Anthracology and Wood ID
Anthracology is the study of charcoal and is an important sub-specialism within the Border Archaeology palaeoenvironmental department. Wood ID uses many of the same techniques but is practised on the rarer occasions when wood has been preserved through waterlogging instead of charring.
But why is charcoal important? Isn’t it just the waste from fire?
Yes, charcoal normally is the waste from fire. But that’s what makes it important. Much of archaeology is the study of past waste and it is remarkable how much information can be gleaned from the things that people dispose of.
In fact, studying rubbish gives us a much broader and unbiased view of what life was like in the past than studying the things that people valued and may have held on to.
Charcoal can be studied as an environmental proxy but we generally study it to give detail about the choices people in the past had.
What does charcoal tell us?
By identifying the species, age and other factors that have affected the growth of a tree, we can see what wood people were selecting for their fires. Sometimes it is clear that specific trees of specific sizes were selected for certain fires.
For example, large logs from a wood that burns long and hot may have been selected for industrial purposes, wood that is fragrant may have been selected for funerary pyres, and dry brushwood that was littering the ground may have been selected for a quick campfire.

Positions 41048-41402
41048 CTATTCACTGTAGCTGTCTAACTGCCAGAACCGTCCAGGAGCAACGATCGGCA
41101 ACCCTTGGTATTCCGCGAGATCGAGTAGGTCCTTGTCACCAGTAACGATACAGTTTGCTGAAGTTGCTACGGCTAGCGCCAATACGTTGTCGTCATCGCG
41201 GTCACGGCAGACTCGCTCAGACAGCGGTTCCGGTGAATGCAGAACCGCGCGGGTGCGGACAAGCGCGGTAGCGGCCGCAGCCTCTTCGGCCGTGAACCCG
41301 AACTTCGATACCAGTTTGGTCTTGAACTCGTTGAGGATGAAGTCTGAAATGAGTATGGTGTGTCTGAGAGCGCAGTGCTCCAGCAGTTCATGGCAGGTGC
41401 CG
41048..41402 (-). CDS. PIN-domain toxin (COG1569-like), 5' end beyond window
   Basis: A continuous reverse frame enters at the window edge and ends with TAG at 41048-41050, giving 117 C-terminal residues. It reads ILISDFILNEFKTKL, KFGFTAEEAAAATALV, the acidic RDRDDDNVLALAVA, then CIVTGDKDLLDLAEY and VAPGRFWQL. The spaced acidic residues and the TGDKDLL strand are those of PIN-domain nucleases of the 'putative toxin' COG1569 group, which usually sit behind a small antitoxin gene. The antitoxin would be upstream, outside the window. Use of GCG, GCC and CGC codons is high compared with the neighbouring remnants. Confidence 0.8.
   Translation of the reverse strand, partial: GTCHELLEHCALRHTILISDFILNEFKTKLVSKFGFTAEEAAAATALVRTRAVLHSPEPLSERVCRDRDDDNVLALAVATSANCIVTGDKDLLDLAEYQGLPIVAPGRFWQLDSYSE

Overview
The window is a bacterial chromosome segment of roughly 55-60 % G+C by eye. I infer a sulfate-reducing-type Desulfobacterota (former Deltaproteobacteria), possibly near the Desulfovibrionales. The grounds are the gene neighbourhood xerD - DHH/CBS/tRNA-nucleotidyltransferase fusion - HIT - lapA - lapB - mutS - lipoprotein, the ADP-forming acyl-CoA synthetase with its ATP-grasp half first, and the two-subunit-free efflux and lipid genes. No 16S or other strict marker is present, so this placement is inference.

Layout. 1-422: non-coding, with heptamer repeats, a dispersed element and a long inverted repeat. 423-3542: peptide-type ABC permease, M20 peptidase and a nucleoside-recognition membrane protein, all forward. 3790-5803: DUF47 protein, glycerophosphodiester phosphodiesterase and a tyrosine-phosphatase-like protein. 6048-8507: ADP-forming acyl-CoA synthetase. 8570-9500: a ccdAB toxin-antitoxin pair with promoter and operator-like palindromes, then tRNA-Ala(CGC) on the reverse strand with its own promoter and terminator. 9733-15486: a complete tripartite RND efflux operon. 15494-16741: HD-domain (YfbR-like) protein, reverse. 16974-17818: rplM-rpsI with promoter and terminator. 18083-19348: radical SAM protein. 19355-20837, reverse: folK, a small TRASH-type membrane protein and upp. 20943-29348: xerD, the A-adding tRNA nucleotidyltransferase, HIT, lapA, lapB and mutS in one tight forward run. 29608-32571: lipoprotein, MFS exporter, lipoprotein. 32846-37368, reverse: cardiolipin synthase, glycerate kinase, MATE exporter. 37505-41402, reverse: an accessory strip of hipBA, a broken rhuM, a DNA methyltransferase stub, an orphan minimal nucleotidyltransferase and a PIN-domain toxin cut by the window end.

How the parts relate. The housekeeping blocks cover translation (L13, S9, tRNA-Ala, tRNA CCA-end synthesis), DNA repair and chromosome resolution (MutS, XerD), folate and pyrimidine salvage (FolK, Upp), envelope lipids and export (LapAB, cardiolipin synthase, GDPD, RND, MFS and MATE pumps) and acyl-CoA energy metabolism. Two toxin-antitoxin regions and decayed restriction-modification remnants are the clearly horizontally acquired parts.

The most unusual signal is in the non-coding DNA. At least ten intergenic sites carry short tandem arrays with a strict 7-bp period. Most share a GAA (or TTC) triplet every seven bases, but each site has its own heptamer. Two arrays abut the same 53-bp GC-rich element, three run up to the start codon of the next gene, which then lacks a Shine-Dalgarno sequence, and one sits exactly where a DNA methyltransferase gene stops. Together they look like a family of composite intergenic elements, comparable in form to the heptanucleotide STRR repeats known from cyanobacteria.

Access to quality fuel can tell us a lot about the wealth and power of people in the past and it can tell us about how woodland resources were managed to ensure fuel supplies.
How is charcoal analysed?
Anthracological analysis can be time consuming so it is important to consider whether analysis is appropriate and whether the answers it will give will enrich the archaeological data from a site. The charcoal must be cleanly sliced so that the cells are visible, it is then examined under a microscope with incident lighting..
How is waterlogged wood analysed?
It is generally important to analyse all archaeological waterlogged wood as it is not a commonplace find and is normally found as part of a structure.
The wood must be precisely sliced so that it is only one or two cells thick and can be examined under a microscope with transmitted lighting.
Do we count tree rings?
Yes, we count growth rings. But this is rarely just to tell us how old the tree was when it was felled. Growth ring curvature can show us the size of the branch while distinguishing earlywood growth and the pattern of the rings can show us how healthy the tree was or what the environmental conditions it grew in were.
What about woodworking?
Identifying wood technology is an important part of analysing wood and can even date a site by identifying what type of tool was used to cut the wood.
What Happens Next?
Our in-house specialists can analyse charcoal and wood as part of a post-excavation contract or as a standalone science. Anthracological, wood ID or wood technology reports can be produced for inclusion within an archaeological report or as a standalone report. The information obtained from this analysis can be vital in informing archaeological interpretations, adding detail to the story of a site, and satisfying Planning Conditions that require the fullest level of detail.